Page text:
It was towards the end of his long life, after revolutionalizing many other aspects of design, that William Morris embarked on his ‘typographical adventure’ at the Kelmscott Press. Though it survived for less than eight years and was wound up shortly after his death in 1896, it managed to produce 53 publications, including many of his own writings and a celebrated edition of Chaucer in a highly distinctive dark, ‘Gothic’ style. Kelmscott provided the crucial impetus for the four leading private presses considered in an excellent new series from the British Library and Oak Knoll Press.
The Red Hourglass, a debut volume by a writer called Gordon Grice, explores a fundamental premise. ‘We want the world to be an ordered room,’ its author writes, ‘but in the corner there hangs an untidy web.’ Within lurks ‘an irreducible mystery, a motiveless evil in Nature’. This was the idea that had captured the imagination of the movie director. And that was the idea that had trapped me, too, the first time I came across the book. I had picked it up from a literary editor’s review pile and started to leaf, distractedly, through it. Half an hour later, I was sitting on the floor, transfixed.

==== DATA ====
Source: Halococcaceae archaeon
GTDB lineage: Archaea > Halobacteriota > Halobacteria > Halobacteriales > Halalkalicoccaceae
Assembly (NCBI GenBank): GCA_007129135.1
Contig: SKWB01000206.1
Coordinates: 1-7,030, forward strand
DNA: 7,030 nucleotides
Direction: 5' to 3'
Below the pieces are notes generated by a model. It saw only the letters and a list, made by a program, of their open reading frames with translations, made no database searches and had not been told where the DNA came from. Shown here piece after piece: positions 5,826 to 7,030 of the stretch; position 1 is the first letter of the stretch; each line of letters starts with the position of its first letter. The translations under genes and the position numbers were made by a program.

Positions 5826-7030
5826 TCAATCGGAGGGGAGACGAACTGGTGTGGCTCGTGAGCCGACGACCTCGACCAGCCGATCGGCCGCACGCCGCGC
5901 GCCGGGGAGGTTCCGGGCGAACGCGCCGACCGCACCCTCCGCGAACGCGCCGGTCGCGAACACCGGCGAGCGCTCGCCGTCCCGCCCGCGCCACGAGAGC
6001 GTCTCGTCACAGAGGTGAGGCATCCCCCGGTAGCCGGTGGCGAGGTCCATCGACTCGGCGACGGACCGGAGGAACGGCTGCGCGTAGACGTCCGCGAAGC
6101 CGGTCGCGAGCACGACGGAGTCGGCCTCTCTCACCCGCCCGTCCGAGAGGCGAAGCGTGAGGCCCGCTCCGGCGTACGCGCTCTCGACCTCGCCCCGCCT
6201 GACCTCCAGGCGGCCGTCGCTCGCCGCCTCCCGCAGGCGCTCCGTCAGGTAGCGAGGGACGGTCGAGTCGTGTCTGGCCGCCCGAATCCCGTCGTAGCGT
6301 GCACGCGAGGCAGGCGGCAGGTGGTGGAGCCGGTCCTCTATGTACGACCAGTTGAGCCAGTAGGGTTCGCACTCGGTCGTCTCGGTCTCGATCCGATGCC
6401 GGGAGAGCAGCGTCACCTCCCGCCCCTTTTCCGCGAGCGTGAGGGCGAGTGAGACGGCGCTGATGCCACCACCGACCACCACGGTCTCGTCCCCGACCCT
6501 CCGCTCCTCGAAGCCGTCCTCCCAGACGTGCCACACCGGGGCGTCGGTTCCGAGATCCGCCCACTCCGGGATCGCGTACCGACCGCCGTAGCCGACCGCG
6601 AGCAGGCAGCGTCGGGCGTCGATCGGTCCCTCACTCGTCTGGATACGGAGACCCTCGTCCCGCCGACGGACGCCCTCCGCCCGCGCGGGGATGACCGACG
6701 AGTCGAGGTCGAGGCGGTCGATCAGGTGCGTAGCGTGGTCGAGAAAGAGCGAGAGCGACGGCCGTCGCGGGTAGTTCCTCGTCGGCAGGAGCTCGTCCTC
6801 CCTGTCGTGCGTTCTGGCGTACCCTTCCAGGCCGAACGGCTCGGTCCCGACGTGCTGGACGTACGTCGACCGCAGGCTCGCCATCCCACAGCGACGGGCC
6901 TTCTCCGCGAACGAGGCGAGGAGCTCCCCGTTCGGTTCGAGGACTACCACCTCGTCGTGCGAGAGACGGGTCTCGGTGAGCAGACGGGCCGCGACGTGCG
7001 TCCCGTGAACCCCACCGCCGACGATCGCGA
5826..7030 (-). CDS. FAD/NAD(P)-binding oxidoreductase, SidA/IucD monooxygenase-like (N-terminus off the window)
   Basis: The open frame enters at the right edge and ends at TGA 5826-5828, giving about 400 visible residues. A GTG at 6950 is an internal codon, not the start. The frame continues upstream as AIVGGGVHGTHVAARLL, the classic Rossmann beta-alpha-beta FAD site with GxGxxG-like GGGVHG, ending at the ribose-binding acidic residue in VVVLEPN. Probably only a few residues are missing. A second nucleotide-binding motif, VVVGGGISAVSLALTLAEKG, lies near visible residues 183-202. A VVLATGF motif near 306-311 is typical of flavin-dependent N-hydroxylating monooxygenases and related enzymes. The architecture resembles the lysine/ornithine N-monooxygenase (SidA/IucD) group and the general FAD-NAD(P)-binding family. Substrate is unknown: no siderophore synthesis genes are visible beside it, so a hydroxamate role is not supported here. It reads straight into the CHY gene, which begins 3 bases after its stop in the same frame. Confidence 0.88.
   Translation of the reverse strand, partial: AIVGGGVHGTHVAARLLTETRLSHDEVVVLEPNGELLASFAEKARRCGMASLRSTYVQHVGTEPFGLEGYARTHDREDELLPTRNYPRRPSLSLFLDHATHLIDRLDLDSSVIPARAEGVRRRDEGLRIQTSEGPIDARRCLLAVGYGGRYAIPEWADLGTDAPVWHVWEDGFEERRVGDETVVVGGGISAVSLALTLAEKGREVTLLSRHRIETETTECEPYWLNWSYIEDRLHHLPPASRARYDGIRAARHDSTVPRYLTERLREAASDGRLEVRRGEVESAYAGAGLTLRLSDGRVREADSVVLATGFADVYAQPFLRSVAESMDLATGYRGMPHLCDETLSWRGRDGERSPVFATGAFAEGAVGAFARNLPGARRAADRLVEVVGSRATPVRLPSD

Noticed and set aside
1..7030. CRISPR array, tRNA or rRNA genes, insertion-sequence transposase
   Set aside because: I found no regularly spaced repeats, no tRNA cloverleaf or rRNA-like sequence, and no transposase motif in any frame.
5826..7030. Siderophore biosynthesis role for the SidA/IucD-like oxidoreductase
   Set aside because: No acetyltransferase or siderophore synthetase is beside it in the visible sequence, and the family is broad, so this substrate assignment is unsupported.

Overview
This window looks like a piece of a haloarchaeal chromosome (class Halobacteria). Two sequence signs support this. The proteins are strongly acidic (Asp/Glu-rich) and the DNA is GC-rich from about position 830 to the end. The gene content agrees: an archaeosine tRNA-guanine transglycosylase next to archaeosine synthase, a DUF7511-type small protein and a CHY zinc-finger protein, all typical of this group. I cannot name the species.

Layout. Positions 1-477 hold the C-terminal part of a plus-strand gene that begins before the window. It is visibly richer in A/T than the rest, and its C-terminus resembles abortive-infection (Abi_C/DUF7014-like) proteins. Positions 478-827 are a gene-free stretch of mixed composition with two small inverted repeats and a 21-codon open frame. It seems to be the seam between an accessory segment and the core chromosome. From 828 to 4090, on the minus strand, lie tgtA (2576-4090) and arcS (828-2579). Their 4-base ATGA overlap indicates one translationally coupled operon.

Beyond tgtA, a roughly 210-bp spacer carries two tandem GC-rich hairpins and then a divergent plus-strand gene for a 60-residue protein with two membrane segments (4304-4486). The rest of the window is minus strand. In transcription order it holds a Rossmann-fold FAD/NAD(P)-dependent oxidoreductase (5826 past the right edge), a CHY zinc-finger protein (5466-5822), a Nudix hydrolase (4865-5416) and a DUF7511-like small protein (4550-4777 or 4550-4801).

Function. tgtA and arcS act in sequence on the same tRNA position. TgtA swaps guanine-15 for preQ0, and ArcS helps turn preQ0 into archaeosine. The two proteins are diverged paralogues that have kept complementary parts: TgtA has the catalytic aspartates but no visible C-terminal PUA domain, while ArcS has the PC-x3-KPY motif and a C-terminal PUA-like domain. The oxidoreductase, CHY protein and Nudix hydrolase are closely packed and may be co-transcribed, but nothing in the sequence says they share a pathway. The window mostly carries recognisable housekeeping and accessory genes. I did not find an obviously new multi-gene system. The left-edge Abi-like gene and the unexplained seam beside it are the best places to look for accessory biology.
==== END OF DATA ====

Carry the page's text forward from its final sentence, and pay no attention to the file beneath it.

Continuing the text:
The only time I have been to Greece as it appears on the modern map was when I was barely out of short trousers. I went with that indispensable aid to travel, an aunt, and with the idea that I knew quite a lot about the place. My aorists and iota subscripts, however, were useless; that crucial moment for quoting Simonides on the dead Spartans never turned up. Even the sights were an anticlimax – bones of buildings, hordes of charabancs; the glory that was.